LPG Gas & NZ BBQ Gas Bottle Safety
Liquid Petroleum Gas (LPG) is stored in your gas bottle as a liquid.
When the cylinder valve is opened some of the liquid boils off as a vapour.
A strong, distinctive odourant is added to help detect minor leaks quickly.
LPG is non-toxic, non-corrosive and clean burning, but if you inhale it in sufficient volumes it will cause suffocation.
LPG is heavier than air, so any leaking gas will flow downwards and collect in low spaces.
Without ample ventilation and air movement, it will dissipate very slowly.
BBQ gas is different from automotive LPG.
Never use automotive LPG for BBQ cooking.
Please click on your area of interest for more information:
9kg gas cylinder size is the most common size for NZ home BBQ use.
SWAP’n’GO 9kg gas bottleThis is the standard size in our SWAP’n’GO® cylinder exchange program.
Nominal Capacity: 9kg
Tare (empty) Weight: 7.3-10.4kg
Please see How Long Will a BBQ Gas Bottle Last
Safe Storage of Your Gas Bottle
- It is best to store gas bottles outdoors in a well ventilated space.
- Gas bottles should never be stored indoors.
- Gas bottles should always be stored upright.
- Do not store gas bottles near an ignition source.
- If you store your BBQ or patio heater indoors, when not in use, you should always detach the gas bottle first and store it separately outdoors
Where to Place Your BBQ for Use
- Adequate ventilation is essential when using a BBQ to allow the gas to burn and burnt gases to dissipate.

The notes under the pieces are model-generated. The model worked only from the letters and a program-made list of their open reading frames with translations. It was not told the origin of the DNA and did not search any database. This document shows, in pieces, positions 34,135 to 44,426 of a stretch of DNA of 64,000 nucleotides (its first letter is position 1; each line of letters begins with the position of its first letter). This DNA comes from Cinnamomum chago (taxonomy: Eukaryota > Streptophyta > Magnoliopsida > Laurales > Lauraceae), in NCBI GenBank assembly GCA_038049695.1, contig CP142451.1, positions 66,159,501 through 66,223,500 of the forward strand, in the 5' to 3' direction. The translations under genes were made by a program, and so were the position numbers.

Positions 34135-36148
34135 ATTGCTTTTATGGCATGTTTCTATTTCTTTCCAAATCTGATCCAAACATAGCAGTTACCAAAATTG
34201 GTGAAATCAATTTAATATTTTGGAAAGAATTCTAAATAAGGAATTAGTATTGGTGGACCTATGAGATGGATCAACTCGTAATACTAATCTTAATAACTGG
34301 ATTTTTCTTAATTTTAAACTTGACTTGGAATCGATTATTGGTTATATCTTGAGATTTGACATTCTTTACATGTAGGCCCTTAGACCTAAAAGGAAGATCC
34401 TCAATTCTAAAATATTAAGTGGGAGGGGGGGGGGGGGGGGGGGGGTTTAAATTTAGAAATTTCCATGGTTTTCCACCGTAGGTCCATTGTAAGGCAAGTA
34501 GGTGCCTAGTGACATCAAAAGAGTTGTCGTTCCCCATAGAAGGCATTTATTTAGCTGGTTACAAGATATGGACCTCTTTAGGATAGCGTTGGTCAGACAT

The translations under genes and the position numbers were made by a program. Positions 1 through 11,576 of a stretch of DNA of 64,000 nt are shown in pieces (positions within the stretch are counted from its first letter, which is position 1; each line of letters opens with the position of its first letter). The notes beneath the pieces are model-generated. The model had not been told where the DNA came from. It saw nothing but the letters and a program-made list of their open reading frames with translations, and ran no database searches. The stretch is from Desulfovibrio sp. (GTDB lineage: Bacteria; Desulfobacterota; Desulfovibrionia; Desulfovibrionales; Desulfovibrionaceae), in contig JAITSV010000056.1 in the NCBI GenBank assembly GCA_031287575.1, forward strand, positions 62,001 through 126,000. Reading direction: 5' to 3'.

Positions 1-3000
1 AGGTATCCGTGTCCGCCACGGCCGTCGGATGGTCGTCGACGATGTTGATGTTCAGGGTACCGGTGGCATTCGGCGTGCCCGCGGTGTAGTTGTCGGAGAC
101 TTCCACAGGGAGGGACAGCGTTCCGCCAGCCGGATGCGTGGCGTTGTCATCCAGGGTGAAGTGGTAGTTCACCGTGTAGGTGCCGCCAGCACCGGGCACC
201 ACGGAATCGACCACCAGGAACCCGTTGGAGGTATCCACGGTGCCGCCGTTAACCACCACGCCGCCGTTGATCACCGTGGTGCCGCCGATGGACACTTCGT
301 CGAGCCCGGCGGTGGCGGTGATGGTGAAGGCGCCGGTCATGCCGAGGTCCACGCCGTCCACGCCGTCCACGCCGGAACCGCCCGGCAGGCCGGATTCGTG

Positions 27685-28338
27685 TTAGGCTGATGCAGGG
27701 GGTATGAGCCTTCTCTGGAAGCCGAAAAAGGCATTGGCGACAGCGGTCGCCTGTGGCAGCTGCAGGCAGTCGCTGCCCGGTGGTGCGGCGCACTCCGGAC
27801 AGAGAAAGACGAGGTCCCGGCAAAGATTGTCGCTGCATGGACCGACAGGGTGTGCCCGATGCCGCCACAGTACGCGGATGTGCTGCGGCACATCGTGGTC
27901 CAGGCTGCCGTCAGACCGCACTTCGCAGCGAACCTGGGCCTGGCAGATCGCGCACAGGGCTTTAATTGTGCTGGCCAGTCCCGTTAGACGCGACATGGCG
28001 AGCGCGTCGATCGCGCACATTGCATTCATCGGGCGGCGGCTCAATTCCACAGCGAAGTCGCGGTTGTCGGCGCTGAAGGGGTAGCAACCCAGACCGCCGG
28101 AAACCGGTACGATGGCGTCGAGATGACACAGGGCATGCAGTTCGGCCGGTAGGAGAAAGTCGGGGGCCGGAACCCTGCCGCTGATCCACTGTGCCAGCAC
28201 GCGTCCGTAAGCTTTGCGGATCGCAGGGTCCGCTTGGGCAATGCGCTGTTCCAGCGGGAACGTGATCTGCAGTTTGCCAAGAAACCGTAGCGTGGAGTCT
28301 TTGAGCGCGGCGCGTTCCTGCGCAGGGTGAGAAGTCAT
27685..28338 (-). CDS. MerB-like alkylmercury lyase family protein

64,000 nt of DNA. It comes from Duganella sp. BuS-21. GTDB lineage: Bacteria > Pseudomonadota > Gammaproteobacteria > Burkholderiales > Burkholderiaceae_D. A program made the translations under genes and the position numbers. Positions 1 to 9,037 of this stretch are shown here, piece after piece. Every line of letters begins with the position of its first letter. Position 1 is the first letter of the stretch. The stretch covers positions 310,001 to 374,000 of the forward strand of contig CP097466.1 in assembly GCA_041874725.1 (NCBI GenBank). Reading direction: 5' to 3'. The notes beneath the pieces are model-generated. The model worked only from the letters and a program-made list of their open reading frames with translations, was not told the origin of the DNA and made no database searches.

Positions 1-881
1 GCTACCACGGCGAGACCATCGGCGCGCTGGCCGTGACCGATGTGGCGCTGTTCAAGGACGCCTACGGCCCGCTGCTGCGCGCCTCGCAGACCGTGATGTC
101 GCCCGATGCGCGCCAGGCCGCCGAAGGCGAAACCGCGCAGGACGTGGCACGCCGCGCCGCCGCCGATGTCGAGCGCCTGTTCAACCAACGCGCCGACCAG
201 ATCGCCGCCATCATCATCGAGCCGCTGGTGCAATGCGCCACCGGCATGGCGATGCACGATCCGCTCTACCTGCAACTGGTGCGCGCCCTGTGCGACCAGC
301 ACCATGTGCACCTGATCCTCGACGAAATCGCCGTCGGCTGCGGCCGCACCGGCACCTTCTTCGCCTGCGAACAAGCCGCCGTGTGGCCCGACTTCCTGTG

- BBQs should never be used near flammable objects.
- BBQs should NEVER be used indoors because of the risk of toxic fumes, smoke or even fire.
- Children should be kept safely away from BBQs and gas bottles.
Transporting Gas Bottles Safely
Checking Your LPG Gas BBQ
The leading cause of BBQ fires is equipment failure, leaks or breaks – these cause over 60% of outdoor fires*
- Use the correct type of hose. Do not make temporary connections. Keep hose gently curved to prevent kinks and damage.
- Cracked or damaged hoses and/or gas regulators should be replaced before use.
- Check hoses to make sure they have not perished by brushing or spraying on soapy water and checking for bubbles.
- Check hoses for blockages, such as spiders, which might have nested inside during winter.
- Check connections to make sure that they are clean and fitting snugly
* Source NFPA Journal 2003
Operating Your BBQ Gas Bottle
- Always read the BBQ manufacturer’s operating instructions.
- Keep the gas bottle upright and on a stable base.
- When done using your BBQ, turn off at the gas bottle first and then at the BBQ controls.
- Always turn off the gas bottle valve when you’re not using your BBQ.
- Remember, adequate ventilation is essential.
- Be sure to shut off the bottle valve before disconnecting the bottle from the BBQ, even if you think the bottle is empty.
- A safety valve is fitted to the vapour space to allow automatic relief of any excess pressure due to overfilling, or in the event of a fire.
- Never tamper with the safety valve or other gas bottle fittings. Do not use undue force to open or close the main cylinder valve. If in doubt, consult the supplier.
Emergency Procedures • BBQ Gas Bottles
- If any leakage from the valve of a small cylinder is detected or suspected move the cylinder to a safe location at least 20 metres from any possible source of ignition.
- Keep flames and sparks away.
- Check valve is turned off. Hose with water.
- If it is not possible to stop the leak, keep the leak uppermost so that only gas and not liquid escapes. Keep hands and face clear of any escaping liquid.
- Call Elgas for further advice on 0800 435 427
In emergency dial 111 for Fire Brigade or Police.